Author(s): Sartorio A, Lafortuna CL, Conte G, Faglia G, Narici MV
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Abstract Two hundred and thirty obese subjects (age: 18-77 yr, BMI: 31.1-65.8 kg/m2) were studied before and after a 3-week body mass reduction (BMR) program, coupling restricted energy diet (1200-1500 kcal/day) with low intensity exercise prescription. It involved 5 days per week (consisting of one-hour dynamic aerobic standing and floor exercise plus 30 min of cycloergometer exercise at 60 W or, alternatively, 4 km outdoor leisure walking on flat terrain) and psychological counseling. One-leg standing balance test (OLSB) and stair climbing test (SCT) were employed to assess motor control and maximal lower limb muscle power, respectively. The BMR program induced a significant weight loss (4.1\%; p<0.001), a higher reduction of body mass index (BMI) being observed in males than in females (p<0.001). OLSB performance time increased by 20.5\% (p<0.001) after treatment, the improvement being evident in both genders. A 20.8\% reduction in SCT time (p<0.05) was also observed and corresponded to a 13.2\% increase (p<0.001) in average absolute muscle power and 15.0\% increase (p<0.001) in specific muscle power (i.e. the power output per kg of body mass), with no differences between genders. In conclusion, in spite of the moderate reduction of body mass after restricted energy diet and low intensity physical conditioning, significant improvements in motor control and performance, likely to ameliorate the execution of simple daily activities, were observed in obese subjects.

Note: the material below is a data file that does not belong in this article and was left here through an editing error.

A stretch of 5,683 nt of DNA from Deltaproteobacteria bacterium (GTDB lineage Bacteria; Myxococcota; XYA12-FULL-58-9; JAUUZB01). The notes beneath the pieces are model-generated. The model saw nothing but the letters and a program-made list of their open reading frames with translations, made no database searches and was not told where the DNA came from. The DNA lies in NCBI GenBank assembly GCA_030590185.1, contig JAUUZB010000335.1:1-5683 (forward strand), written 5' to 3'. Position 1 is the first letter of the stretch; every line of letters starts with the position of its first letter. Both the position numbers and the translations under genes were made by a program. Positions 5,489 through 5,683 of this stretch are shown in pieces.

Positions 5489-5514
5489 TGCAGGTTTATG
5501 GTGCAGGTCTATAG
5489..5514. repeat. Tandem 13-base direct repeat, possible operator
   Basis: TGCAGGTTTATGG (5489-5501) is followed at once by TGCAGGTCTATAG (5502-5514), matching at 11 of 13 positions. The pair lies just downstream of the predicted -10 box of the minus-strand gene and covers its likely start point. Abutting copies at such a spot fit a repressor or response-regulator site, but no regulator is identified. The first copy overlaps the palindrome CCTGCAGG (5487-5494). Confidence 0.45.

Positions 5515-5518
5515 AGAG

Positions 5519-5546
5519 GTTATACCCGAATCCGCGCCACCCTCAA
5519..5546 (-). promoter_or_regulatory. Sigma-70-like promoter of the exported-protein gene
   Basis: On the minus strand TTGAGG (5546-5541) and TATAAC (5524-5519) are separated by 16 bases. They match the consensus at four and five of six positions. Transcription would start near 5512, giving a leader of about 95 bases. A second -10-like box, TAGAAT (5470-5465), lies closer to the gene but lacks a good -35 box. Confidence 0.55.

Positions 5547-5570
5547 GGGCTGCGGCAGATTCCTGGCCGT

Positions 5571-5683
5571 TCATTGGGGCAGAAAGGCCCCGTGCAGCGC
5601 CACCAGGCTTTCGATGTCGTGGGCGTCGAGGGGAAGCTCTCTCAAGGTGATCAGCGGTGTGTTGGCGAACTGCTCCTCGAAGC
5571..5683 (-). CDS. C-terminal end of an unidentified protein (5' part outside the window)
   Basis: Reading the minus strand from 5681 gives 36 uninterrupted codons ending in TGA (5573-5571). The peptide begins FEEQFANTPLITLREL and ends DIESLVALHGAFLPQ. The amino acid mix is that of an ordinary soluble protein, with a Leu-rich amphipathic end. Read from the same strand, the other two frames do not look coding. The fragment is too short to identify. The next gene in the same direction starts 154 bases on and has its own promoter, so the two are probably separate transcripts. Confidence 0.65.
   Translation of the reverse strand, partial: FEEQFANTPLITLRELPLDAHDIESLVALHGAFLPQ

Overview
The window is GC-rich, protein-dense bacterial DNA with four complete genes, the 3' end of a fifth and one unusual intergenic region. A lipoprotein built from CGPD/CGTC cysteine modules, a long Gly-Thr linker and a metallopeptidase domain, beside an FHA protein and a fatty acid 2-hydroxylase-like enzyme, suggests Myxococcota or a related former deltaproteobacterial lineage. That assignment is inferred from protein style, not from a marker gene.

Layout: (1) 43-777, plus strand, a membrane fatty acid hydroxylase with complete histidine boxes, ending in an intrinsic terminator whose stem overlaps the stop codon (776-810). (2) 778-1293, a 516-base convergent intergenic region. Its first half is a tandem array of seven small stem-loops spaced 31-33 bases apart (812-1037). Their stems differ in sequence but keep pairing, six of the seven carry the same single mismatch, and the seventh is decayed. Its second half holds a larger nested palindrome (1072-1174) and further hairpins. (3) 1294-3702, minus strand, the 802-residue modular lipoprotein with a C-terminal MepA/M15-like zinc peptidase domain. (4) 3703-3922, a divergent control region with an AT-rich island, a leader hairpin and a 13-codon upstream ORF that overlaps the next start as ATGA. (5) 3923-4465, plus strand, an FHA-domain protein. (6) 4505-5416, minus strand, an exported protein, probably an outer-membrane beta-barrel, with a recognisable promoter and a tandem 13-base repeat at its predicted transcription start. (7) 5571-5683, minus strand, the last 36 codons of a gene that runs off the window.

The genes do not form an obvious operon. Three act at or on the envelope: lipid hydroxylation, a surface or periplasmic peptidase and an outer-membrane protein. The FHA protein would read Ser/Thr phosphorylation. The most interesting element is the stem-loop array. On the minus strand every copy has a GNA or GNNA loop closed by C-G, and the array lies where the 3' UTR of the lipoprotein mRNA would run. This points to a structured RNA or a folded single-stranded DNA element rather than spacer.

This article was published in J Endocrinol Invest
and referenced in Journal of Obesity & Weight Loss Therapy